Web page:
Truth be told, while asados are common across the whole region, it is a stretch to proclaim that the kind of spectacularly hedonistic event that Belcampo hosts is something remotely everyday. This is a glamour asado. A showcase of tradition, technique and outrageously good quality meat aimed squarely providing something distinctly regional and authentic to the international jet set who make the nearby seaside hamlet of Jose Ignacio a chic, bohemian playground during Summer.   Ironically, this most typical of South American experiences is being championed by an outsider. She may not look like a grizzled gaucho but Anya Fernald, an American sustainable food activist turned CEO of Belcampo is the equal in terms of determination and guts to the toughest of her herdsmen.  With  financial backing she aims to make Belcampo and its projects in North and South America models for sustainable, place-based agriculture.  What does that mean?  Farms of integrity, strong local food economies and a healthy bottom line that benefits all.  Estancia Belcampo’s asado is the first public facing activity for Fernald after several years of directing the farm activities to support sustainable practices, particularly unusual in the export driven Uruguayan livestock industry.

The work begins long before the guests arrive, led on horseback through the pastures of the farm that has raised the meat that now hangs from the trees in preparation for cooking.  Fires are lit 8-hours before and as the oak becomes embers different cuts see the heat.  A whole fatty lamb is drawn, butterflied, fastened with wires and allowed to slow roast al asador.  Beef ribs are placed close enough to the fire to experience an excruciatingly gradual cooking process that has the meat seem as if it will literally melt from the bones.   Sweet breads are slow-cooked then crisped on the parilla and seasoned with lemon juice and salt. Morcilla (blood sausage), chorizo, assorted innards and tallow crackers called galletas de campo (cakes of the field) share the chapa ready to be served as the kick-off to the meat marathon.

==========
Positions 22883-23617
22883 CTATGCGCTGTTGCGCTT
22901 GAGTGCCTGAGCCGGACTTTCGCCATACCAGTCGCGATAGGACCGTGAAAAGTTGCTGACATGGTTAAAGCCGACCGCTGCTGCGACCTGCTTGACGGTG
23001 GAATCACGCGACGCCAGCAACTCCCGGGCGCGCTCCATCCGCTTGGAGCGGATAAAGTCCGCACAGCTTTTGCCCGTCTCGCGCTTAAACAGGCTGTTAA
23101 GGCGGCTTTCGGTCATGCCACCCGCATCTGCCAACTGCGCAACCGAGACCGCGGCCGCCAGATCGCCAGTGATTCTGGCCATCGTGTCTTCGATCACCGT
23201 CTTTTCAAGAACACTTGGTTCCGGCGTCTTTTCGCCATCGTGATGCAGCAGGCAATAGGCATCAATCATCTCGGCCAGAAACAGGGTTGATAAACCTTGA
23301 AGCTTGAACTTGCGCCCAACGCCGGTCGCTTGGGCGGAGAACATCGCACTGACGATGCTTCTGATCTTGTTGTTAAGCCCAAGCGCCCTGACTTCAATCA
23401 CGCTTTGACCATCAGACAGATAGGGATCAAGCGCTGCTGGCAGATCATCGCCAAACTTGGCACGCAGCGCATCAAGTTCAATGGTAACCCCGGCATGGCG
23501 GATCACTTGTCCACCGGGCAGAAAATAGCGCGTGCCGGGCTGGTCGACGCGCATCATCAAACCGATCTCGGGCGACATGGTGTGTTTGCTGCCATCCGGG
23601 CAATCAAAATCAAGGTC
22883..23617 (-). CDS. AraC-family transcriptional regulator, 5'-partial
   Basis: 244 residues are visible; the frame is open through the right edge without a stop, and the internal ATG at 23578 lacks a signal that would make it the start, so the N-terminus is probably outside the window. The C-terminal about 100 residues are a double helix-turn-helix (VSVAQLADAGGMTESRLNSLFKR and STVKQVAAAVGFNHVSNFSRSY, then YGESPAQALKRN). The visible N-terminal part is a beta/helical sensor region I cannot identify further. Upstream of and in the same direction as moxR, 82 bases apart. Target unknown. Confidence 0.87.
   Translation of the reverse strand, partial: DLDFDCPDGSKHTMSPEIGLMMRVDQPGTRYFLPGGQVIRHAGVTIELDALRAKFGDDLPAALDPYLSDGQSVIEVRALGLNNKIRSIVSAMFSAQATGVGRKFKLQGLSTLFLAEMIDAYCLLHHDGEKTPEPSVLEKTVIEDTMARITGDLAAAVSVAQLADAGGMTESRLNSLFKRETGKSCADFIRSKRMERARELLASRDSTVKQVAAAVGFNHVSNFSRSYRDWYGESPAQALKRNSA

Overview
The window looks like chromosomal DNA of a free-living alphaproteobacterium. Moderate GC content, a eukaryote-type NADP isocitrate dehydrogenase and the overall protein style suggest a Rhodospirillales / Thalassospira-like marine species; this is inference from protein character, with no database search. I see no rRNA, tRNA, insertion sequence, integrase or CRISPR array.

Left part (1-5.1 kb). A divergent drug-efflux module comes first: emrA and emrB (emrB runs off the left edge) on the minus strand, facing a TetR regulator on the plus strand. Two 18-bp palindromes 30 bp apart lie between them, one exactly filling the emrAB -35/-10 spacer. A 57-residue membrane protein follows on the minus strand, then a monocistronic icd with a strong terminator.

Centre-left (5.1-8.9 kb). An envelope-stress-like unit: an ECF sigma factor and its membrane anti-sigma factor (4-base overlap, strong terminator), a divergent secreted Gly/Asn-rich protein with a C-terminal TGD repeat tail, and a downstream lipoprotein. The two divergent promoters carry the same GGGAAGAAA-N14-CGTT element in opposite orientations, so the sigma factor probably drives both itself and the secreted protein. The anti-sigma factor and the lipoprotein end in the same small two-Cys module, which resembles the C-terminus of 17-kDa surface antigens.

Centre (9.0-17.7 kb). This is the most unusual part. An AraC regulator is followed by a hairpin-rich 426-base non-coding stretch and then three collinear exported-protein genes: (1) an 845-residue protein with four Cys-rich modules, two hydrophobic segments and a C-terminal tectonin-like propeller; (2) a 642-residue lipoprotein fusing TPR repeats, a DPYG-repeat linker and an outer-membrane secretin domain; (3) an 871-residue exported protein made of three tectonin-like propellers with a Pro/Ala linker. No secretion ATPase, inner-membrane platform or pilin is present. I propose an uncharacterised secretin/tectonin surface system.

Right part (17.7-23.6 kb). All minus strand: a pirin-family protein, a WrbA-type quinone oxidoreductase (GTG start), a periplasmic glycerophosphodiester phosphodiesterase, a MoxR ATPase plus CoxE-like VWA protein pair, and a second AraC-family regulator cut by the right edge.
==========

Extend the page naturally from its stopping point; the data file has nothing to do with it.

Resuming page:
As the meat cooks the lure of the smells becomes impossible to resist and guest after guest is drawn down a steep path to a natural cathedral of 400 year-old oaks framing the dramatic proceedings.  It seems proof that our senses are hardwired to respond to the sight, smell, sound and of course taste of food cooked over a wood fire. The depth of flavor that smoke imparts to the flavor of food, the range of textures that unmoderated heat gifts and the seductive lure of deep caramelization cannot be replicated synthetically.  This is food that indeed, reaches somewhere primal in us all.  So fond of barbecuing as we are, there is much to learn and much that is applicable from the unique experience of gaucho grilling.

Chimichurri

(8 people)

1 cup chopped fresh parsley

1/4 cup chopped fresh rosemary

1/2 cup chopped fresh oregano

1/3 cup chopped fresh thyme

4 fresh bay leaves

6 chopped cloves garlic

1 tablesoppon course ground pepper

2 tablespoons hot ground Aji*

2 cups Olive Oil

1/2 cup Jerez Sherry or Red Wine Vinegar

Salt to taste

Chop all cleaned fresh herbs, add finely chopped garlic, aji, bay leaves, salt and pepper. Mix and add the vinegar and olive oil.  Prepare an hour before serving.  Re-make for each asado you have!

*Aji, as you probably know, is a typical pepper of South America.

 

© Vogue Living, March 2012, Photography Credit: Pablo Zamora